As we ponder prominent issues in our world today, let us truly study and consider the words of Jesus. Let us not claim to know definitively how He would react to certain situations. Let us strive to simply know Him and the fullness of all He has for us.
Friday, I shared the first half of my story. I’m sharing the second half as the Monday Morning Meditation.
I had just become a Christian. In one sense, I felt hope, but at the same time, the labels were still haunting me. Even though at the time I could not voice what was going on, I continued to spiral out of control with my eating and relationships. I was so desperate for love that I entered into a relationship with an 18 year old woman with a drug problem (I was 24 at the time). After 3 months, this woman (having been raised in a Christian home) said to me, “Listen – the Bible says you must either be hot or cold – one or the other, but not both. You can’t be a Christian and be gay.” And with that, she ended our relationship.
I threw up my arms saying, “Fine, God! I don’t want to live like this. Please take this away from me.” In many ways, He did. My attraction to women greatly lessened, but the circumstances of my life that led me in the direction of lesbianism had not changed. I felt unsure, but desperate for God.
I didn’t know that support groups existed when I was struggling. I opened up to my Christian friends about my struggle and asked for accountability. The labels were still haunting me. I found a Christian counselor who helped me to deal with my same-sex attraction, as well as my eating disorder, depression and self-injury. Romans 12:2 (NLT) says, “Let God transform you into a new person by changing the way you think.” The labels served as a constant reminder that I truly needed my entire thought life to be transformed. It wasn’t that I had moments of feeling worthless and unlovable; in the core of my being, I was sure it was true. My counselor helped me to recognize these faulty names I had allowed to attach to me and showed me how to make them line up with what God’s Word has to say about me (2 Corinthians 10:5).
My counselor also helped me to see that I had attached all sorts of labels and names to God, most of them not true or accurate: unreachable, unloving, distant, unconcerned with my life and struggles, nit-picky, only interested in my failures, punitive, impatient, and constantly angry.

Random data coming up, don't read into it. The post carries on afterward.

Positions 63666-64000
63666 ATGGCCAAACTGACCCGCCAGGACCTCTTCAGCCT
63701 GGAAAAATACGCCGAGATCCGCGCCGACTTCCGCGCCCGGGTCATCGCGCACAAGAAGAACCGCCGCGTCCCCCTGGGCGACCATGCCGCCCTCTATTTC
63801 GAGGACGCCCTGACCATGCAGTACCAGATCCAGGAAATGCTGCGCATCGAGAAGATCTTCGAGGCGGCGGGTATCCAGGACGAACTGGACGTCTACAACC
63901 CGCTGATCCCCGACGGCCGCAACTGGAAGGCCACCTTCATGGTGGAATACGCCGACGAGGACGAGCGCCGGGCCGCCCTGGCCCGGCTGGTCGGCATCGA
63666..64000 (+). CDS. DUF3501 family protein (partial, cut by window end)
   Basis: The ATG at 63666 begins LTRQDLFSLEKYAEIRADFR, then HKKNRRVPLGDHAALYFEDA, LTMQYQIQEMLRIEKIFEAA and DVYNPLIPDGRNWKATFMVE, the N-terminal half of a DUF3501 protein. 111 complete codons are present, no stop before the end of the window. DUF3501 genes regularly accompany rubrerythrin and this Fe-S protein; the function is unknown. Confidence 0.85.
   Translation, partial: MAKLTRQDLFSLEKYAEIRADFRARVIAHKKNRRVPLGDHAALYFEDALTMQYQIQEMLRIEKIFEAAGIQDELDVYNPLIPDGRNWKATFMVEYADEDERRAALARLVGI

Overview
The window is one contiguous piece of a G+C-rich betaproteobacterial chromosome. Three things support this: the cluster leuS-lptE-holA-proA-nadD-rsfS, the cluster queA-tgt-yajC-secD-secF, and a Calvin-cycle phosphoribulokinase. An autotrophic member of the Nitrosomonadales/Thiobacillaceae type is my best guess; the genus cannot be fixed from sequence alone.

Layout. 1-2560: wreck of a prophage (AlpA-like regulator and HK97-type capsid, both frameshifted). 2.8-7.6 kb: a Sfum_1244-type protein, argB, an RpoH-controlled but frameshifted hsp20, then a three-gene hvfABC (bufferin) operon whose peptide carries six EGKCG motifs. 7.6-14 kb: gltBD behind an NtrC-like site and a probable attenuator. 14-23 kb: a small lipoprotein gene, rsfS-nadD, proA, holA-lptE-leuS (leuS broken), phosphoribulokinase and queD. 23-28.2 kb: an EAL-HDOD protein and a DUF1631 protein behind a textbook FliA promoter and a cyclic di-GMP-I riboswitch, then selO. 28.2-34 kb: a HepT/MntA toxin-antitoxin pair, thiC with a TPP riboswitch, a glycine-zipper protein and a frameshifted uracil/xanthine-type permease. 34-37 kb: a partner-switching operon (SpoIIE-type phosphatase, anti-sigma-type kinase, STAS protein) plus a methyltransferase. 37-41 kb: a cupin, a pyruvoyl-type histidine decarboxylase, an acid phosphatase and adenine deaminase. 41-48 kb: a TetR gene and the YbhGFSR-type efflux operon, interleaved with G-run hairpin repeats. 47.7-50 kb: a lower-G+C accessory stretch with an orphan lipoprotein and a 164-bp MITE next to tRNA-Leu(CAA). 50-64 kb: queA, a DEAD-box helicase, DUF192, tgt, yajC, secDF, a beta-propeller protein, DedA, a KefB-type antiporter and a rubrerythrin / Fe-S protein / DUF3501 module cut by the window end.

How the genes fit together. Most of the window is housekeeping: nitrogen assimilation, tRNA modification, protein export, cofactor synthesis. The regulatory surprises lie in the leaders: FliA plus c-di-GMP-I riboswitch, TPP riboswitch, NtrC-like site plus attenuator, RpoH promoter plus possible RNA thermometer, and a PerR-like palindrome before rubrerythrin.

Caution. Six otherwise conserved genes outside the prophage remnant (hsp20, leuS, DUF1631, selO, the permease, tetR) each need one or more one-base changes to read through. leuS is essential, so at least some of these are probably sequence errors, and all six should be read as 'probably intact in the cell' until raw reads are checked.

So I wrestled with God. In all honesty, I suppose, it was more like I wrestled and He waited patiently for me to realize that He is who He says He is and He will do what He has said He will do. In the Gospel of John, chapter 6, Jesus gave the disciples a particularly difficult command. Rather than trusting Jesus, quite a few of the disciples decided to stop following Him. When Jesus asked the Twelve if they would leave too, Peter responded, “Master, to whom would we go? You have the words of real life, eternal life. We’ve already committed ourselves, confident that you are the Holy One of God.” That’s how I felt. In the midst of all the questions and doubts, I already knew that I had tasted and seen that the Lord is indeed good.
A few months after surrendering my sexuality to God, I met a man through the campus ministry we both attended. Roy & I continued to be friends for 5 months, at which time we began dating. It wasn’t always an easy relationship. The grip the names had on me was loosening – but it was very slow and painful.
When we first became friends, I was drawn to his strong faith, his free spirit and love for life. I can see that my lack of physical attraction to men in general was due in part to my fear of men and the lies my mother had instilled in me. As I learned more about Roy, as I grew to trust him, and as I recognized that he wouldn’t hurt me, my natural physical attraction was allowed to surface without fear.
Roy & I have been married for 9.5 years and have two beautiful sons. Marriage is not a cure for homosexuality, or even a guarantee of happiness, but simply another part of God’s healing process in my life. I thank God that I came to a point where in my heart of hearts, I felt I had no choice but to embrace Christ and all that He required of me. But what I got in return for my obedience and hard work is an amazing godly man who loves me, unconditionally, like no woman ever did.